One of the most surprising places in Estonia is forty kilometres southeast of Tallinn: the former prison and the flooded quarry of Rummu. The site is actually not open to the public and is cordoned off by the owner. Nevertheless, residents of the area as well as travelers often find a way through the fence to bathe in the unusually clear water. The prison and quarry were built in the late 1930s to mine limestone. The inmates had to work there and the institution was notorious for its human rights violations. At least one prisoner died under dubious circumstances each year, and inmates tried to force hunger strikes to improve prison conditions.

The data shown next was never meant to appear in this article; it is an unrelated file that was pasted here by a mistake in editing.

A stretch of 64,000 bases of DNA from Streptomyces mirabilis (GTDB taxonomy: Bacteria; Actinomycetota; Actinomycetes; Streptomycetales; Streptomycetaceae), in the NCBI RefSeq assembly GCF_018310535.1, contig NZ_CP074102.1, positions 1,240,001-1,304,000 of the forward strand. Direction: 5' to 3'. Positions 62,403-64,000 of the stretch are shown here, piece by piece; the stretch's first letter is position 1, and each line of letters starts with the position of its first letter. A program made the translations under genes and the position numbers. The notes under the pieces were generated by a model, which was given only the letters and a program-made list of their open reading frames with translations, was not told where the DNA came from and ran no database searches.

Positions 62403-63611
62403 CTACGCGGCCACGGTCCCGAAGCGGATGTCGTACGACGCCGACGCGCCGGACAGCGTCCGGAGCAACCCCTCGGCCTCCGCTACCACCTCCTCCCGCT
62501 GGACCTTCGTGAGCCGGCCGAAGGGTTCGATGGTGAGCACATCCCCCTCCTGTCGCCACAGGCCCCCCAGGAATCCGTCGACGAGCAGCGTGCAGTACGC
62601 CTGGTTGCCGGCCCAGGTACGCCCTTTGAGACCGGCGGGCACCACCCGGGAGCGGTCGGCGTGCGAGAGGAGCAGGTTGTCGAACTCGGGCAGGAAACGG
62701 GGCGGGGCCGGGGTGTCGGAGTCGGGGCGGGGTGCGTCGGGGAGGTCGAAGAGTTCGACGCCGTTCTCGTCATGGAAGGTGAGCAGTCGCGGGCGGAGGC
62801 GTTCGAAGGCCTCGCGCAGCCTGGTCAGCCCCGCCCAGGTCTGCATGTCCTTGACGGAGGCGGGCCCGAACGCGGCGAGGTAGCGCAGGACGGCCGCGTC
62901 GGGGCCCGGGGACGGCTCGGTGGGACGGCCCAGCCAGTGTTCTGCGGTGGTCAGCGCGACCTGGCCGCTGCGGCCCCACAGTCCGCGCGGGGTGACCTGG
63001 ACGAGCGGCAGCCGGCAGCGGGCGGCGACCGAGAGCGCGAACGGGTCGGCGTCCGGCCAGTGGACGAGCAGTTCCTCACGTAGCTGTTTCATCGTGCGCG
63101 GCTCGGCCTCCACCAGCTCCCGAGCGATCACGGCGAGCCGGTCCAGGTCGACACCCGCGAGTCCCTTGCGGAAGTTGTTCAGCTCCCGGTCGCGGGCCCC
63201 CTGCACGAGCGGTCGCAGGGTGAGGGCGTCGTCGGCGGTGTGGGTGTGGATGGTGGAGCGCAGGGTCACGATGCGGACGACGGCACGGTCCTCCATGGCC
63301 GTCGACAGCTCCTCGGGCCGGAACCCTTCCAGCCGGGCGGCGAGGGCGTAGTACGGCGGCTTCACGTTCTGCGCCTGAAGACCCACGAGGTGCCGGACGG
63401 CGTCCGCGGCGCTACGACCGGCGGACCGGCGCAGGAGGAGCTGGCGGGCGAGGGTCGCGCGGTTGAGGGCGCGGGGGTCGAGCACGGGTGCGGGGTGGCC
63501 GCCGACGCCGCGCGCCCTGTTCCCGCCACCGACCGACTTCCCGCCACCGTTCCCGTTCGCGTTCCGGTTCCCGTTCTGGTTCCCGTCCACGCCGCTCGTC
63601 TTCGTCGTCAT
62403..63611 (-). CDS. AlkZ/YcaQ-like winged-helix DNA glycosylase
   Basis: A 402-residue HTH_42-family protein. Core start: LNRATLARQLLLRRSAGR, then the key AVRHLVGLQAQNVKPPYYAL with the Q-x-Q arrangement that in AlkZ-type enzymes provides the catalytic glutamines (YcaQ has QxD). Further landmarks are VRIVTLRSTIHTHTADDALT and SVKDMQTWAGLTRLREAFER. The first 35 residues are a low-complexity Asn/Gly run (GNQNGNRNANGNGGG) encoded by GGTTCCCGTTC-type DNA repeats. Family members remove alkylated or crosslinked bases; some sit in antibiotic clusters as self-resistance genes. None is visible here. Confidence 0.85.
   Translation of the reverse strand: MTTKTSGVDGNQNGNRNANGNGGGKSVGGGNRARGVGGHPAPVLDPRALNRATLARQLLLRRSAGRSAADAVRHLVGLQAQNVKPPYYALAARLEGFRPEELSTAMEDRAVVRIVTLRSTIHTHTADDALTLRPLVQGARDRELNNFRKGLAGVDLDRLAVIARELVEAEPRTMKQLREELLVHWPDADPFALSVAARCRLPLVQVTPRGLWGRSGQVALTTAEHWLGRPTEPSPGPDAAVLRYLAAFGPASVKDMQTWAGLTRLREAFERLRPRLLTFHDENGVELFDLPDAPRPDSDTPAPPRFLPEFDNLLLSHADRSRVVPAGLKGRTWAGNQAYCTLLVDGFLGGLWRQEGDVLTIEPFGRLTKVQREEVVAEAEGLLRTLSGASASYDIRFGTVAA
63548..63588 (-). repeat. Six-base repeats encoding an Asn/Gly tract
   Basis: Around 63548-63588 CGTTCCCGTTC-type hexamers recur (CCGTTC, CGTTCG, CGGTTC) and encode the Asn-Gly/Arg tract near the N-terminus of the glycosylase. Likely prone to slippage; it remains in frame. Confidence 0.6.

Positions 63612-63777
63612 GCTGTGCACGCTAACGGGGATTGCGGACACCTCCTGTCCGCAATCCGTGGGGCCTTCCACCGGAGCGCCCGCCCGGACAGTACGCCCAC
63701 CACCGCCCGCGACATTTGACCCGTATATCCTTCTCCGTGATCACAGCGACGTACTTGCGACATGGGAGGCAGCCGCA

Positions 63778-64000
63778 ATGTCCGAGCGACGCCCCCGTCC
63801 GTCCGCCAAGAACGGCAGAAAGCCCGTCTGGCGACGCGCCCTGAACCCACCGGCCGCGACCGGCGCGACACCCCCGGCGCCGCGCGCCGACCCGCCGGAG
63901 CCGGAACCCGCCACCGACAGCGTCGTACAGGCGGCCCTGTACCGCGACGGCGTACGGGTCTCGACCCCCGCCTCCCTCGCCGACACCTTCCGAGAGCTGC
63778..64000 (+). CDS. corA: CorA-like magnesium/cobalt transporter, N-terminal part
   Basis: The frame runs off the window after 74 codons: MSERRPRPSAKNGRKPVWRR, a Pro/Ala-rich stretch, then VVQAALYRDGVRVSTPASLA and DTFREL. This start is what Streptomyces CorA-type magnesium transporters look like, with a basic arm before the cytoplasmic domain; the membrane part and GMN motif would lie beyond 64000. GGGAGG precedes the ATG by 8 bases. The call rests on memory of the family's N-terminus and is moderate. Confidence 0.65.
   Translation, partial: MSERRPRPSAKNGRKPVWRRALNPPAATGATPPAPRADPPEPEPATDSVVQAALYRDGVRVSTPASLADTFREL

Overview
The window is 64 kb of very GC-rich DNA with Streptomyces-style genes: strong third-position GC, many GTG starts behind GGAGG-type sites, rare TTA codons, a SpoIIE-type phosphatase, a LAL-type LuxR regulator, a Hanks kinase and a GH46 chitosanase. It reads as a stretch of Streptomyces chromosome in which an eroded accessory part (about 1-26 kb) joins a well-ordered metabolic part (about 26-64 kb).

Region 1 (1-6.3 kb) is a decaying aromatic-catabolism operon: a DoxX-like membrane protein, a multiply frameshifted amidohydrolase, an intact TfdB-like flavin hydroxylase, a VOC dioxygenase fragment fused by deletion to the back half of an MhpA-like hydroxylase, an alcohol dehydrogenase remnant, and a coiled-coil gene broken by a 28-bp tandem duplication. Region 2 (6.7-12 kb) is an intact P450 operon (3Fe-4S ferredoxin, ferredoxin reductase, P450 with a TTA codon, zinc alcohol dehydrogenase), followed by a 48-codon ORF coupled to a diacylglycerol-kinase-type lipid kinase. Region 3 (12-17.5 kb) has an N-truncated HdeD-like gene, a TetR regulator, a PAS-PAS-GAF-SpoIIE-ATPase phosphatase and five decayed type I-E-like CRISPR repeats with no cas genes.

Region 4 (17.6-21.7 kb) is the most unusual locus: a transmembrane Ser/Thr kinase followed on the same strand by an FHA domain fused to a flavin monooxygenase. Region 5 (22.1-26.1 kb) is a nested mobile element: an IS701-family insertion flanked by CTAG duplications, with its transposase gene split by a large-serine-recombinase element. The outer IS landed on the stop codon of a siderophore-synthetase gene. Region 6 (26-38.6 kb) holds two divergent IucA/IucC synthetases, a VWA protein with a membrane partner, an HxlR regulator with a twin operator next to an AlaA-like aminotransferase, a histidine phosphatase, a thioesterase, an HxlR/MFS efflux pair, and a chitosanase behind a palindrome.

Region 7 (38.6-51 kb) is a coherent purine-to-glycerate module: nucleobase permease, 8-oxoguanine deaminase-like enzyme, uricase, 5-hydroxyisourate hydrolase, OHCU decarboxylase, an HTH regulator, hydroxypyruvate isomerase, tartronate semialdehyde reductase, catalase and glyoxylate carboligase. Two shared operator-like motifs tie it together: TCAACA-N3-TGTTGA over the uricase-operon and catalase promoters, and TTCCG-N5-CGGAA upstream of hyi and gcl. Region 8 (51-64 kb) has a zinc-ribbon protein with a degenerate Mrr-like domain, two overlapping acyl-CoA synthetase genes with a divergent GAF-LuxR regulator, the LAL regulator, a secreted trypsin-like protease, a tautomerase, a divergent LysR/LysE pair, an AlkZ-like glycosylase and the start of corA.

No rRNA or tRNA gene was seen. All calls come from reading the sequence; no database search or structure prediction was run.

When Estonia gained independence from the Soviet Union in 1991, the quarry was closed. After the pumps were turned off, the mining area quickly filled up with groundwater and flooded some of the buildings up to the second floor. So there are still lanterns, barbed wire, mining tools and an entire forest under water which now serve as an attraction for divers. The prison next to the quarry only closed in 2012.